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Cell-to-cell DNA Transfer among Thermus Species   

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Original research article

A brief version of this protocol appeared in:
Journal of Bacteriology
Jan 2015

Abstract

The ability to transfer DNA via direct cell-to-cell contact-dependent process similar to conjugation has been described in Thermus thermophilus (Tth). Here, we detail the mating experiment protocol involving the lateral transfer of thermostable antibiotic resistance markers (i.e., kanamycin: KmR; hygromycin: HygR) between Thermus cells, enabling the selection and quantification of the transfer frequencies. Briefly, liquid cultures of both mates are mixed and laid onto a nitrocellulose filter on a TB plate. After incubation at 60 °C, filters are resuspended upon selective plating. The contribution of DNA uptake by transformation is abolished by the addition of DNase I to the mix. This protocol can be used for the transfer of large DNA fragments (> 10 kb) to Thermus species.

Background

Conjugation, as the chief mechanism for horizontal gene transfer for most bacteria, is a highly specialized process by which DNA is transferred between two cells which are in direct contact (Lederberg and Tatum, 1946). Classical conjugation involves the unidirectional transfer of a DNA molecule, generally plasmid-encoded, from a donor to a recipient cell, which remains passive. However, alternative models have been described for a wide variety of bacteria. In the laboratory, conjugation experiments are fruitful for marker-exchange mutagenesis, among others. Over other methods of genetic transfer, conjugation is advantageous in terms of minimal disruption of the bacterial envelope and the feasibility to transfer large DNA fragments, including large chromosomal regions (> 10 kb).
    A conjugation-like process among T. thermophilus cells was reported a decade ago, where chromosomal markers were transferred following a high frequency of recombinants Hfr-like process, as evidenced by interrupted mating assays employing liquid mixes of different strains (Ramírez-Arcos et al., 1998). Recently, the model proposed for Thermus thermophilus describes the transfer as a two-step bidirectional process where a functional competence apparatus is required in the recipient cell but not in the donor, bestowing this phenomenon the name of ‘transjugation’ (Blesa et al., 2015). Compared to liquid mating assays aforementioned, transfer frequencies obtained with the protocol described here are higher and more robust. Higher reproducibility of the assays is reached with this protocol compared to mating tests in liquid. Besides, validation of the conjugative transfer is ensured by the addition of DNase.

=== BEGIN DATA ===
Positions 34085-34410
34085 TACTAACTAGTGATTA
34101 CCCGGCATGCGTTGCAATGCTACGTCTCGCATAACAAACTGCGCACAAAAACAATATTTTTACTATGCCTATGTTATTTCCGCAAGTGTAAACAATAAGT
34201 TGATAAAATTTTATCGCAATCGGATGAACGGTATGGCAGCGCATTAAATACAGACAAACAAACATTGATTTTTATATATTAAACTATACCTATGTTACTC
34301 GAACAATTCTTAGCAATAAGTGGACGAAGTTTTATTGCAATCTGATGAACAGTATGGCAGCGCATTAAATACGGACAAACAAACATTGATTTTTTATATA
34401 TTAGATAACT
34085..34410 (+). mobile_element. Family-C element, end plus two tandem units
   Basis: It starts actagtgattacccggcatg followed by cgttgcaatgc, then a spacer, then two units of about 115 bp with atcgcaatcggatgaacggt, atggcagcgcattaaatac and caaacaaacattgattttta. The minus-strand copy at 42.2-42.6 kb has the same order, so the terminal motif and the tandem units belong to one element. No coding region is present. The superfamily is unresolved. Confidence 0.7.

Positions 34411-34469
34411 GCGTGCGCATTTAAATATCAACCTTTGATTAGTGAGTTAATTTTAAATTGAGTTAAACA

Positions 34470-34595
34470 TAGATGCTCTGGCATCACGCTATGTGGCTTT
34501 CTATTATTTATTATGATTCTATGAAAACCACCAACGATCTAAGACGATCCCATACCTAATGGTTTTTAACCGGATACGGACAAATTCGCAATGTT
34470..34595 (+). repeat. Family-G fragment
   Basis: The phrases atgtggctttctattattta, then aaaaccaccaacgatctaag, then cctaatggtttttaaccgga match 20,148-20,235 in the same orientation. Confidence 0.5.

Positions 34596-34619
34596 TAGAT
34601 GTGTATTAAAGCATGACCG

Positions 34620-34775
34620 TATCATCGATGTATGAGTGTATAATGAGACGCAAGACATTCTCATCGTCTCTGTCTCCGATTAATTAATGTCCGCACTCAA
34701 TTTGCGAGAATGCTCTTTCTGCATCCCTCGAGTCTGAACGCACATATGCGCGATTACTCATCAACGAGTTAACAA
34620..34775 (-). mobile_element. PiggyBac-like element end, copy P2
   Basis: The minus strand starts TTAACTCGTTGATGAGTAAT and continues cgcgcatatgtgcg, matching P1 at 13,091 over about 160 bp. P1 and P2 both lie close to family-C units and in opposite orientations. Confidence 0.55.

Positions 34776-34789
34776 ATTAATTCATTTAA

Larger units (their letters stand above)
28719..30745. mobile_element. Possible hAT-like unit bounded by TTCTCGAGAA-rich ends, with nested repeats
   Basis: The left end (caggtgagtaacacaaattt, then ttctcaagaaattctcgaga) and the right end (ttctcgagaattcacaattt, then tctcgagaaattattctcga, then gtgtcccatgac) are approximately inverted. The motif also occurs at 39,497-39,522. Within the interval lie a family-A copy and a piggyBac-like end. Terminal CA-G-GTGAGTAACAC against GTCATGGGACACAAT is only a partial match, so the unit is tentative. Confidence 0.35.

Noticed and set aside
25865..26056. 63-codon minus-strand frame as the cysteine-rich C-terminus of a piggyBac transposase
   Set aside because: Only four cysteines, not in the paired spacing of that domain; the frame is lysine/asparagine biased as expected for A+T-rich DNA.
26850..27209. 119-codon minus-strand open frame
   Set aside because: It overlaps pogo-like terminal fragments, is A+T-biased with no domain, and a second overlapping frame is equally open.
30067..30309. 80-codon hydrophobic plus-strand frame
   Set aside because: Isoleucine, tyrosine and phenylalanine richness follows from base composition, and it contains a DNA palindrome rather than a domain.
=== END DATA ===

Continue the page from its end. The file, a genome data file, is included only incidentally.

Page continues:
Materials and Reagents

  1. Sterile plastic Petri dish plates (standard size; 100 x 15 mm)
  2. Sterile 1.5 ml microcentrifuge tubes (STARSTEDT, catalog number: 72.690.001 )
  3. Sterile tips for micropippettes
  4. Nitrocellulose filters, 0.22 μm (EMD Millipore, catalog number: GSWP02500 )
  5. Donor and recipient Thermus strains, containing selectable markers (i.e., Thermus sp geneA::kat and Thermus sp geneB::hyg)*
  6. Tryptone (Conda, catalog number: 1612 )
  7. Yeast extract (Conda, catalog number: 1702 )
  8. Sodium chloride (NaCl) (EMD Millipore, catalog number: 1.06404.1000 )
  9. Agar (grade A) (Conda, catalog number: 1800 )
  10. Thermus water (carbonate-rich mineral water)
  11. Appropriate thermostable selectable markers (i.e., kanamycin: KmR; Hygromycin: HygR)**
  12. Kanamycin sulphate (Sigma-Aldrich, catalog number: K1377-5G )
  13. Hygromycin B (Sigma-Aldrich, catalog number: BH7772-1G )
  14. DNase I, grade II from bovine pancreas (1 mg/ml) and its buffer solution (Roche Diagnostics, catalog number: 10104159001 )
  15. TB liquid medium (see Recipes)
  16. TB agar plates (see Recipes)

Notes:

  1. *Several Thermus thermophilus strains such as HB27, NAR1 and HB8, have been successfully employed in mating assays (Ramírez-Arcos et al., 1998; César et al., 2011; Blesa et al., 2015). All parental Thermus strains can be acquired at the DSMZ ollection.